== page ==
On the other hand, synthetic pentasaccharides such as fondaparinux were shown to have an edge over LMWH. There appeared to be no significant difference between the risk reduction ischemic events between the use of these drugs. Nevertheless, OASIS-5 trial demonstrated that the use of fondaparinux is more superior than enoxaparin in terms of short and long-term mortality rate and bleeding risks  . A recent study showed that the use of fondaparinux is more cost-effective than enoxaparin to be used as an antithrombotic in UA/NSTEMI  .
With reference to the case summary, MR ABC was given enoxaparin as antithrobotic agents during his stay in the hospital. Based on the clinical evidences, fondaparinux appears to be a more favourable choice in terms of its safety profile and cost effectiveness. The recommended dose or fondaparinux is 2.5mg daily  .
It is important to 'treat the patients and not just the number'7[medscape- McCowen], which means management of such patients should not solely depends on lowering the BP but at the same time to treat the complications that come with this emergency and to reduce the overall CVD risk of the patients using multidisciplinary approaches. Antihypertensive drugs such as angiotensin-Converting-Enzyme (ACE) inhibitor, with addition of other anti-ischemic, antiplatelet agents, anticoagulants, lipid-lowering agents are important as the overall management of hypertensive emergency patient presented with acute coronary syndrome. Secondary prevention of future CVD events should not be ignored as part of the management of this group of patients.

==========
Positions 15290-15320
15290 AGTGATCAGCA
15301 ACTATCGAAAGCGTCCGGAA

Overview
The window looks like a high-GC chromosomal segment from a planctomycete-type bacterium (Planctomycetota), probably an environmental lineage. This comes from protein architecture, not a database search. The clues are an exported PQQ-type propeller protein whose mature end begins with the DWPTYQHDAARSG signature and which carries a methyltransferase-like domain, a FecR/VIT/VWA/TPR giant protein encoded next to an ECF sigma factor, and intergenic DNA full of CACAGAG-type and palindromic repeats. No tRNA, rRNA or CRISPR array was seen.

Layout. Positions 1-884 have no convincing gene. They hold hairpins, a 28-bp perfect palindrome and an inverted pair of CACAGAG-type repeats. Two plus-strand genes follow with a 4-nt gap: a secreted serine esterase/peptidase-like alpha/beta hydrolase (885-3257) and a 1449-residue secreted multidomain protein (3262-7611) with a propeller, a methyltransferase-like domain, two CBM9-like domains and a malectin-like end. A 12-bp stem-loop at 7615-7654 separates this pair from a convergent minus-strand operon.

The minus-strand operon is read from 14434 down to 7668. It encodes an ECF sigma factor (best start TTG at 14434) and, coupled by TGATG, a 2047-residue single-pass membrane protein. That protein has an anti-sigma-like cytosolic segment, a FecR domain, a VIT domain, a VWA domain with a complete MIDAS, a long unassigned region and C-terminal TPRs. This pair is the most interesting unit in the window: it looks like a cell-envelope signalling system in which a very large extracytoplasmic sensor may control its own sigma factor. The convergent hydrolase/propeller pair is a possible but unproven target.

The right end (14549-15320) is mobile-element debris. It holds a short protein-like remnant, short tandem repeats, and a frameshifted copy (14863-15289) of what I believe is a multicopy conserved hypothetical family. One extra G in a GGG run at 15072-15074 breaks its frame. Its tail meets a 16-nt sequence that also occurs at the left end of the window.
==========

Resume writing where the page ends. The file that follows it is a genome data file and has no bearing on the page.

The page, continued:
Overall, there is not much large scale randomised controlled trials devoted to assess the hypertensive emergency therapy  compared to the vast amount of resources and clinically based evidences that are available for the treatment of chronic hypertension. In light of this, more clinically significant randomised controlled trials such as comparing the efficacy of drugs used are needed for a better evidence-based management of hypertensive emergency. However, because of ethical reason and low incidence of such events, these clinically important data are unlikely to be acquired. Therefore, long-term management of hypertension to achieve an optimal BP is more important as a preventative measures for occurrence of such events and other complications related to high blood pressure.